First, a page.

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Planting Trees: Sowing Gospel Seeds in the Next Generation

Planting Trees (1)

“She rises up as morning breaks. She moves among these rooms alone before we wake. And her heart is so full, it overflows. She waters us with love, and the children grow. So many years from now, long after we are gone, these trees will spread their branches out and bless the dawn.”

The lyrics from this Andrew Peterson song have evolved over the 10 years since I first heard them. They have always been sweet and vivid, but today I see these lyrics in living flesh and blood. My wife may not be the early riser of our family, but she is daily giving herself to love and serve us. We both find ourselves constantly working to water our three kids with the love of Christ. Even at this young age, we are constantly sowing gospel seeds on the soil of our kids’ hearts. Our prayers are often consumed with begging God to give our kids new hearts, to sink their roots deep in fellowship with him, and to grow their affection for the Lord.

The importance of these little ears hearing the gospel on a consistent basis can hardly be overstated. Over and over again, the Bible instructs parents to teach God’s Word to their children. Think about Deuteronomy 6:4–7 – “Hear, O Israel: The LORD our God, the LORD is one. You shall love the LORD your God with all your heart and with all your soul and with all your might. And these words that I command you today shall be on your heart. You shall teach them diligently to your children, and shall talk of them when you sit in your house, and when you walk by the way, and when you lie down, and when you rise.” Or think about the church in Ephesus, where Paul assumes that children will be listening as part of the gathered church in Ephesians 6:1 – “Children, obey your parents in the Lord, for this is right.” Or look to Paul’s protege Timothy. Evangelicals are often quick to quote 2 Timothy 3:16-17 on the inspiration of Scripture, but look at the two verses immediately before that – “But as for you, continue in what you have learned and have firmly believed, knowing from whom you learned it and how from childhood you have been acquainted with the sacred writings, which are able to make you wise for salvation through faith in Christ Jesus” (2 Tim. 3:14-15). The sincere faith of his grandmother Lois and his mother Eunice was passed on to him from childhood, so that it now dwells in him (2 Tim. 1:5). The gospel is not merely the greatest need for our world or our friends, but for our children as well.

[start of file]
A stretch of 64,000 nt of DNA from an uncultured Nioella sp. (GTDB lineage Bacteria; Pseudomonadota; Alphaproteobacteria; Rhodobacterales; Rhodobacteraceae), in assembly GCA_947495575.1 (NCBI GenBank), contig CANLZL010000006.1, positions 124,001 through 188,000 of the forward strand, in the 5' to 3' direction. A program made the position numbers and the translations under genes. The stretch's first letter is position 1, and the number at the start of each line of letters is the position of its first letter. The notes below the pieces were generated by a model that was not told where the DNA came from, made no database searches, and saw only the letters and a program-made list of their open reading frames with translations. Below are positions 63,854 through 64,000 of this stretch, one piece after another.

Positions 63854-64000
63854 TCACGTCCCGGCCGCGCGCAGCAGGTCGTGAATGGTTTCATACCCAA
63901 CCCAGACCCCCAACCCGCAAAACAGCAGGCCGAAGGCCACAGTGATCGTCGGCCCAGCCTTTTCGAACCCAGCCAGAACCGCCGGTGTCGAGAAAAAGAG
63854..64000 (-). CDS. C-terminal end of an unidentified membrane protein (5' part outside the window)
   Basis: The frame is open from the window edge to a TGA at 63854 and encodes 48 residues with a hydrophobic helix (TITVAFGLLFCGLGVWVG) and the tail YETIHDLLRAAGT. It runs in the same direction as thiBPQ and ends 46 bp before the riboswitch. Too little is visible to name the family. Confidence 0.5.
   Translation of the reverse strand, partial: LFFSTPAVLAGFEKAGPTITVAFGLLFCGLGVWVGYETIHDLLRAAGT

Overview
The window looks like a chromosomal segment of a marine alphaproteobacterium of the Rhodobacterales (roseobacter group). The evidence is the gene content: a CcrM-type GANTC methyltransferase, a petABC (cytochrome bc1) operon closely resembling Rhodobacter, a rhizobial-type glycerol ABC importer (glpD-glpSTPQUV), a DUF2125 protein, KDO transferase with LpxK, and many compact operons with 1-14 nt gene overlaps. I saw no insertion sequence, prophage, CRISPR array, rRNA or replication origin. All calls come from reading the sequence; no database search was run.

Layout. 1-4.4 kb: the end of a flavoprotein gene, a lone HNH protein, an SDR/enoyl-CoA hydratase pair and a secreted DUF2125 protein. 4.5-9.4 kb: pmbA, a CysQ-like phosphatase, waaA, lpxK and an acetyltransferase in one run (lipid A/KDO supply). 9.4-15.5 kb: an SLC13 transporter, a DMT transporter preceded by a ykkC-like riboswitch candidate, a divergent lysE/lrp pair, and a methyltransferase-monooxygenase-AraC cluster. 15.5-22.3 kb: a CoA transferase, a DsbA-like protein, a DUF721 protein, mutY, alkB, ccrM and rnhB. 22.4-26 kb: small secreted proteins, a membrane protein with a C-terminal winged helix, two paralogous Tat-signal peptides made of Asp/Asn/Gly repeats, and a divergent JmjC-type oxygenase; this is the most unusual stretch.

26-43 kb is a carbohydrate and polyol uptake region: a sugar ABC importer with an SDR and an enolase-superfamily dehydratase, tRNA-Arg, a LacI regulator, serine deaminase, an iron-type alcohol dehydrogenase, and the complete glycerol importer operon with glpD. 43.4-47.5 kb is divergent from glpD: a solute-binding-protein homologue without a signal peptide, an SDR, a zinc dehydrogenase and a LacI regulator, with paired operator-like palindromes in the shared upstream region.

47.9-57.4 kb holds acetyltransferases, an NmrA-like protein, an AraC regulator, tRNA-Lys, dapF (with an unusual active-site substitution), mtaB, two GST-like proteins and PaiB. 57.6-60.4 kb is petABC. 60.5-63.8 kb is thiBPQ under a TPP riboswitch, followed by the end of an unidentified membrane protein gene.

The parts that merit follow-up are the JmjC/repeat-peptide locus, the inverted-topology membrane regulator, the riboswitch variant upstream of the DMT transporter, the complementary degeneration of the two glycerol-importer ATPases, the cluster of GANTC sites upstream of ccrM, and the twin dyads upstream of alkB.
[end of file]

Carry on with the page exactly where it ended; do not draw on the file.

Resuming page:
While the Bible should convince us of the importance of preaching the gospel to our kids, the stories of our members should drive those convictions home even further. In a recent poll on the Facebook page for members, I asked people at what age they came to faith. Here’s the breakdown of our responses:

Age of Conversion Total Number Percentage
Younger than 5 (preschool) 2 2.4%
5-10 (elementary) 39 47.0%
11-13 (junior high) 9 10.8%
14-18 (high school) 17 20.5%
19-22 (college) 8 9.6%
22+ (after college) 8 9.6%

So north of 80% of those who responded were converted while they were living at home before college. Similar numbers emerge in other studies. A Barna Group study from 2004 found that 64% of respondents came to faith before their 18th birthday. A 2019 survey of nearly 400 children’s ministry leaders resulted in 84% saying they trusted in Christ before they were 20 years old.

This is obviously not to say that God stops working after people turn 18! Look at the Apostle Paul, or consider some of the testimonies of brothers and sisters in our church who come to faith through a godly coworker, an old high school friend, or simply reading their Bible and being supernaturally convinced by God’s Spirit. Evangelism doesn’t have an age limit.

But we should take seriously the responsibility we have as parents and as a church to train up the coming generation. While evangelism doesn’t have an upper age limit (no one is too old for God to save them), we should equally say that it is never too early to speak the gospel to your children. To that end, let me give a few recommendations that I need to hear and that I hope are edifying for you, church.